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You are here: Home / Network Security / Predicting Top 2018 Security Threats
Predicting the Top 2018 Security Threats and Privacy Wars
Predicting the Top 2018 Security Threats and Privacy Wars
By Lynda Geller / Enterprise Security Today Like this on Facebook Tweet this Link thison Linkedin Link this on Google Plus
Cybersecurity is at the forefront of concerns for CIOs and enterprise I.T. professionals, and being able to predict the next round of threats is critical to success. Looking forward to the year ahead, security experts at Forcepoint have published their "2018 Security Predictions Report," plus a look back at the accuracy of their 2017 predictions.

This year, along with other security concerns, Forcepoint predicts data privacy will be a growing source of contention. As organizations collect more and more personal data, and as breaches seem nearly impossible to stop, change is desperately needed. Businesses as well as government agencies simply need to do a better job of managing and safeguarding the data they collect.

The People Problem

Forcepoint says, "The security industry has been focusing on the wrong things. Traditional security perimeters are eroding or becoming obsolete, and so, rather than focus on building bigger walls, the industry needs better visibility." It is crucial to understand "how, when and why people interact with critical data, no matter where it is located."

Confounding the problem is that a growing quantity of data is being moved to the cloud. Malware is constantly evolving and traditional security measures simply are not keeping pace.

At the heart of Forcepoint's predictions for 2018 is the need to understand how people interact with critical data and intellectual property, according to Dr. Richard Ford, Chief Scientist at Forcepoint. "Users have the potential to unintentionally compromise their own systems in one minute."

"By placing cyber-behavior and intent at the center of security, the industry has a fighting chance of keeping up with the massive rate of change in the threat environment," Ford explained. "We know that data leakage and ransomware will continue to be the focus for remediation and prevention, but behavior-centric risks are now behind a multitude of security incidents," Ford continued.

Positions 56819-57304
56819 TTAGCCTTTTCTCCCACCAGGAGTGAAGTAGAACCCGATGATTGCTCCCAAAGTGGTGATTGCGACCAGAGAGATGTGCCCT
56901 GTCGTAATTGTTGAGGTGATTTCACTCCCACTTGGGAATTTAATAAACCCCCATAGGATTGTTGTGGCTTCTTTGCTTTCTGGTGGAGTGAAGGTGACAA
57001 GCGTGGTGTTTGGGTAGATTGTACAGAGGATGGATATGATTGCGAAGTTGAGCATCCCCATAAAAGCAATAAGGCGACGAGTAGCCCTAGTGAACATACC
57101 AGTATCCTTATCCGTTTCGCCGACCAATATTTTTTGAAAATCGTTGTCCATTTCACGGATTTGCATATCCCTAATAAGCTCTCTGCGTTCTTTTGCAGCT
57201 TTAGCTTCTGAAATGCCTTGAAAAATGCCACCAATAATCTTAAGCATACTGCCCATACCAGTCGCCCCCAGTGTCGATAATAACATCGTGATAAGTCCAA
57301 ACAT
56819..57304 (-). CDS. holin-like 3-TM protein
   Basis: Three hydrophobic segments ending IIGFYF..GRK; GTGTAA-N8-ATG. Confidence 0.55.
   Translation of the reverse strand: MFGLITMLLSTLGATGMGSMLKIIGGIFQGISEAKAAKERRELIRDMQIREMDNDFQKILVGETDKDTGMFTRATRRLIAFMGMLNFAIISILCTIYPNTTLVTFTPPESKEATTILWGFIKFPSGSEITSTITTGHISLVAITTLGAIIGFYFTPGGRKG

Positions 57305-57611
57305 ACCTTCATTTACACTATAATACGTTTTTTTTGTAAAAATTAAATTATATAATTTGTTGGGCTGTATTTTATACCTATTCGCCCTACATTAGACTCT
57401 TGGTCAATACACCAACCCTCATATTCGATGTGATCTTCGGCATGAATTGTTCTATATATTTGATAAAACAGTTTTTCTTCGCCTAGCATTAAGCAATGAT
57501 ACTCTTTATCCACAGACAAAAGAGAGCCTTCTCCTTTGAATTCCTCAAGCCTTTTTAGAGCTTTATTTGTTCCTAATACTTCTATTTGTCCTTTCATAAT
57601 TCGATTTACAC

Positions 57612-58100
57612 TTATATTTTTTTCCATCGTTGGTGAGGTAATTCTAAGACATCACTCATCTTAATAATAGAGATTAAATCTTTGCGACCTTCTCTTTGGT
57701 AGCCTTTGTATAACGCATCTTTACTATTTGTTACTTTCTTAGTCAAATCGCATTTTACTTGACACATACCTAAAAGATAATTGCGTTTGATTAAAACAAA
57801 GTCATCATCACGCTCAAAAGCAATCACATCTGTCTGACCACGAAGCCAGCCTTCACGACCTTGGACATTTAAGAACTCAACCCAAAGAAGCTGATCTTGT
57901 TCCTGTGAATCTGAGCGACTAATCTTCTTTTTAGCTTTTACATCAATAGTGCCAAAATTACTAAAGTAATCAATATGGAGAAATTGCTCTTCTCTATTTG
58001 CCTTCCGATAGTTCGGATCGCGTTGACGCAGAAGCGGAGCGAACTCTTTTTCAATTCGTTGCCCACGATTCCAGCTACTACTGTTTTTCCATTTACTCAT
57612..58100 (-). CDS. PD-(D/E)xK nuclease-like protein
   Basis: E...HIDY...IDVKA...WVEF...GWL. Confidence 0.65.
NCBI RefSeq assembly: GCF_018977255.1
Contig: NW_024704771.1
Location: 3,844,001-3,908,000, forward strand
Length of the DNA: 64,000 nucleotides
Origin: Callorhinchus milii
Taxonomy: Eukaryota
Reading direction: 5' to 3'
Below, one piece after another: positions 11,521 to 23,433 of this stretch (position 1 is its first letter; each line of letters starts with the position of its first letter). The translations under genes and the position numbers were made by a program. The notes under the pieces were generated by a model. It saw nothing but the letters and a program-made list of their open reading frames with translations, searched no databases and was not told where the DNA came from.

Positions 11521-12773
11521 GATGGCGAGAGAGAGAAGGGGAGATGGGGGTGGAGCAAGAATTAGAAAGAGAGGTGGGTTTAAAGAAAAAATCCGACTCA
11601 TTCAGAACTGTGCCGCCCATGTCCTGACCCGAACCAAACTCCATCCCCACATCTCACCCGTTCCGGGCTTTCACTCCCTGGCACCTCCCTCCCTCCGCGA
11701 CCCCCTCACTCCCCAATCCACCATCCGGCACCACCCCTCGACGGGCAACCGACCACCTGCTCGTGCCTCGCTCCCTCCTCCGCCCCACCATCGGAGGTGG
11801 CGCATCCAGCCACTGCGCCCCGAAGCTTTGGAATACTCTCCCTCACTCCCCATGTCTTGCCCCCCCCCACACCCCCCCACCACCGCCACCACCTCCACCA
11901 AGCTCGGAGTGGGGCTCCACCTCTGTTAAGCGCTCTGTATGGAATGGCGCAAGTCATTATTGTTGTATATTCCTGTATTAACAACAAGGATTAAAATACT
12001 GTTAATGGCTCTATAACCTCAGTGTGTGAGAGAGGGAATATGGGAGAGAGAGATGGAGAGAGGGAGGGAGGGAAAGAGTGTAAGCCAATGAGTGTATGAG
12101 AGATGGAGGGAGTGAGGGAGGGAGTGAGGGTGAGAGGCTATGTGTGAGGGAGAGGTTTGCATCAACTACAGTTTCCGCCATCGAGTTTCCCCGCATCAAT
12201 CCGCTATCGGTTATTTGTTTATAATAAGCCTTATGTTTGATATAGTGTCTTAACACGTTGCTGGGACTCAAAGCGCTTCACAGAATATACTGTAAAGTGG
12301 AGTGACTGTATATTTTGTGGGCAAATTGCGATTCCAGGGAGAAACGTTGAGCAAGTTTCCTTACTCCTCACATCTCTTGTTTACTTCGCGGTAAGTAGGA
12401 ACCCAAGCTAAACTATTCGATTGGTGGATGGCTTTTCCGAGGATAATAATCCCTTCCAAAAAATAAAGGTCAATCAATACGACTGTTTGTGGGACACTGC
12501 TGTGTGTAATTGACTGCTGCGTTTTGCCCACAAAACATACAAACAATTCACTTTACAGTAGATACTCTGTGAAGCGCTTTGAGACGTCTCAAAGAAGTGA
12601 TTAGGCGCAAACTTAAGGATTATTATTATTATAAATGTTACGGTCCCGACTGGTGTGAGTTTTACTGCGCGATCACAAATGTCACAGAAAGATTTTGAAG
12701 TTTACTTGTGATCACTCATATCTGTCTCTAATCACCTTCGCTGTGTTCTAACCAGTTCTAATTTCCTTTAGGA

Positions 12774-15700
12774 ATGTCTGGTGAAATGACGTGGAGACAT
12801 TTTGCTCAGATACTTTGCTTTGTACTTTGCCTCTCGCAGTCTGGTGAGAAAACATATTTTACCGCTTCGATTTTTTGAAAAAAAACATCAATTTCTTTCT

So what are the biggest cybersecurity threats and trends expected for the year ahead?

Privacy Fights Back

First, Forcepoint predicts that we will see "a broad and polarizing privacy debate, not just within governments, but between ordinary people."

Forcepoint foresees that "privacy wars" are about to erupt, and with good reason. As businesses and government entities collect and mine more and more of our personal data, tensions are brewing between individual rights and security for all.

Think about it. Your Relevant Products/Services knows where you last went and where you may want to go next. Your phone recognizes your face, and so does Facebook. Oh, and it knows all your friends and relatives, as well as their friends and their relatives. LinkedIN knows everyone you ever worked with, even if you only sent them one email.

Your computer? Not to be trusted. It tells companies what you like and don't like, which sites you visited, and which terms you searched. Your Gmail tells Google what you mentioned in private email. Oh, and Alexa and Siri? They're listening all the time, and sometimes when you least suspect.

Yes, we can likely expect the privacy debate to turn into full-blown privacy wars in 2018.

Data Aggregators: A Treasure Trove for Hackers

Another prediction from Forcepoint: A data aggregator will be breached in 2018 using a known attack method.

OK, well that's pretty much a safe bet and sure to happen.

This past year, as Forcepoint noted, "the Equifax breach rocked the security industry, and the full impact of this breach has not yet played out." Forcepoint believes that Equifax was just the first of what will be many breaches on hosted business applications. "Attackers seek the path of least resistance, and if they can find a weak link in a system which ready contains the crown jewels of personal data, they will exploit it."

Cryptocurrency Hacks: The Next Frontier

Prediction #3 from Forcepoint: Attackers will target vulnerabilities in systems which implement blockchain technology.

As cryptocurrencies like Bitcoin grow in importance, Forcepoint predicts that the systems surrounding such currencies will increasingly come under attack, with malware targeting user credentials of cryptocurrency exchanges.

In addition to using cryptocurrency for ransomware payouts, Forcepoint expects cybercriminals will also be turning their attention to find vulnerabilities in systems that rely on blockchain-based technologies.

Disruption of the Internet of Things

Prediction #4: In 2018, the Internet of Things (IoT) will become a target for mass disruption. The "disruption of things," as Forcepoint calls it, is likely because IoT devices will be widely used and too easily breached. IoT devices in consumer and business environments are attractive targets for cybercriminals who can hold them for ransom or even to obtain a long-term, persistent presence on the network.

Forcepoint suggests that ransomware of connected devices is possible, yet unlikely to be a major concern in 2018. However, more large-scale, disruptive attacks on the network are to be expected, along with man-in-the-middle (MITM) attacks, as IoT devices leave vulnerable areas exposed.

The full "2018 Security Predictions Report" is available for download through the Forcepoint website, including other projections for the new year plus a look back at the accuracy of their 2017 predictions.

Image credit: iStock/Artist's concept.

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Posted: 2017-11-20 @ 9:42pm PT
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